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English language

859 of 1160 nominations


English language

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English language

Undoubtedly, the single most successful export in the history of our nation has been the English language. Second only to Mandarin Chinese in point of numbers of people speaking it, it has the advantage over its rival of being spoken and understood throughout the world – in the United States and throughout the Commonwealth, and in many far-flung corners where two people who don’t understand each other’s language can deal in the common currency of basic English. Not for nothing do many other countries provide for the learning of basic English in their education systems.

Richly composted of classical Greek, Latin, French, German, old Norse and Arabic, and borrowing from tongues as divergent as Catalan (as in “capsize”), Sanskrit (“pundit”) and Japanese (“tycoon”), our mother tongue is uniquely absorbent and adaptable. As the endless varieties of modern slang demonstrate, it can be pushed and pulled into any old shape without (too much) damage being sustained. Some feel we lack a central institution, along the lines of France’s Académie Française, to lay down the eternal ground rules, but if such a body had existed in the past, English wouldn’t be anything like as internationally predominant as it is today.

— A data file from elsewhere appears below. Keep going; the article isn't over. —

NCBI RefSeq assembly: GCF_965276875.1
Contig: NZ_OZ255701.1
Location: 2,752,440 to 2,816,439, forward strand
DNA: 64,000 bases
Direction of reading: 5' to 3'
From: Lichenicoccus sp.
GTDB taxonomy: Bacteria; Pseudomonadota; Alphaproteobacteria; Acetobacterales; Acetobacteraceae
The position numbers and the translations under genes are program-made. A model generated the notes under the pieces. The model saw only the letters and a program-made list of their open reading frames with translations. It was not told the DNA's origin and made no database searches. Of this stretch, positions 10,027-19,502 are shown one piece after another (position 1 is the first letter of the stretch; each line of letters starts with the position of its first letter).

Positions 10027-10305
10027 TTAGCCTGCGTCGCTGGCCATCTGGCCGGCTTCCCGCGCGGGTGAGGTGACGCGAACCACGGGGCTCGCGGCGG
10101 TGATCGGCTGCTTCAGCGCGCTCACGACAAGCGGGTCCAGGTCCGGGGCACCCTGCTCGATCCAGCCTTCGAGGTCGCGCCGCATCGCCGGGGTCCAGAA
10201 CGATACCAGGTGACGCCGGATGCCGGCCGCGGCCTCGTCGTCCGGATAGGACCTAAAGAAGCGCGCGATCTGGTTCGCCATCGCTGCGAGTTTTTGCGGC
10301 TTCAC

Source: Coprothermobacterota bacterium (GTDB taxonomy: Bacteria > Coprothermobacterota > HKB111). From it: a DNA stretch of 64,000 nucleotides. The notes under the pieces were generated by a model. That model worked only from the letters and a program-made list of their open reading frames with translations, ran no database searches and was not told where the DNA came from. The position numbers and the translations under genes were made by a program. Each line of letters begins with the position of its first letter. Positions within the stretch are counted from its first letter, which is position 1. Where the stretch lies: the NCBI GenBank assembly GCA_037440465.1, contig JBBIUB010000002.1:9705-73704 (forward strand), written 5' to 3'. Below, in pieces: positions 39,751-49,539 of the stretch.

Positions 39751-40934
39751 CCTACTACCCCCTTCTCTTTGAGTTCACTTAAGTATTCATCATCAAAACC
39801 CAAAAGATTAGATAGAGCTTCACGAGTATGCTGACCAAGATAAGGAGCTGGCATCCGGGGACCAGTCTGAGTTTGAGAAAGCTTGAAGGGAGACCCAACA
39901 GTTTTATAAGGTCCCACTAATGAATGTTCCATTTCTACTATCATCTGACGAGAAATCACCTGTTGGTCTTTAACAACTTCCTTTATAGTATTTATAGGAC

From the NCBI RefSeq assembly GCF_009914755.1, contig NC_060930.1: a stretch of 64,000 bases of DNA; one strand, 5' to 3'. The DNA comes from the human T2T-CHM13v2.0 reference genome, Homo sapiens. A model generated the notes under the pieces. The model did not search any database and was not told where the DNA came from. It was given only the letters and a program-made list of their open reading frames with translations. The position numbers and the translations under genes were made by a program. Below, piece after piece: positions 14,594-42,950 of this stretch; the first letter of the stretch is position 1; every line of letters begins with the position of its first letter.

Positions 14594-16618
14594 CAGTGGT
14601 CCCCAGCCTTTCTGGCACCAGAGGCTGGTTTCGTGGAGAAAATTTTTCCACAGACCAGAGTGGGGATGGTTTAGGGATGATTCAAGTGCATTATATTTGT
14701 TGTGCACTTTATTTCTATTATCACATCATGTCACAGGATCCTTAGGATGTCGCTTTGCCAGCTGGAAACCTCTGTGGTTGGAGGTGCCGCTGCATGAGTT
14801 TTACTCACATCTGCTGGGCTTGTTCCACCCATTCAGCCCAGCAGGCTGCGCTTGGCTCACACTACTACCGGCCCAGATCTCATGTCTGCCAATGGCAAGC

Your comments

As many languages are, English is built up from words from many diverse languages. English is the most taught language throughout the world and is the most common 2nd language. Apart from Chinese (which has many different dialects - languages?) English is the predominant language in the world.

Jim Currie

I recently learned that only in English are the raisin, currant and sultana distinguished. For this reason alone, the EU had to generate the generic term "dried vine fruit". Wonderfully eccentric but the distinctions are immortalised in so many recipes and all those nostalgic kitchen jars and containers!
Jenny Brown

in addition, English is also easy to learn. A Japanese business man communicate with a Brazilian customer in English. It only lacks pronounciation rules so foreigners have to learn how to pronounce every word individually.
Dr. M. Makki

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I believe rice, peas and jerk chicken is an Icon of England.

Ade Adeluwoye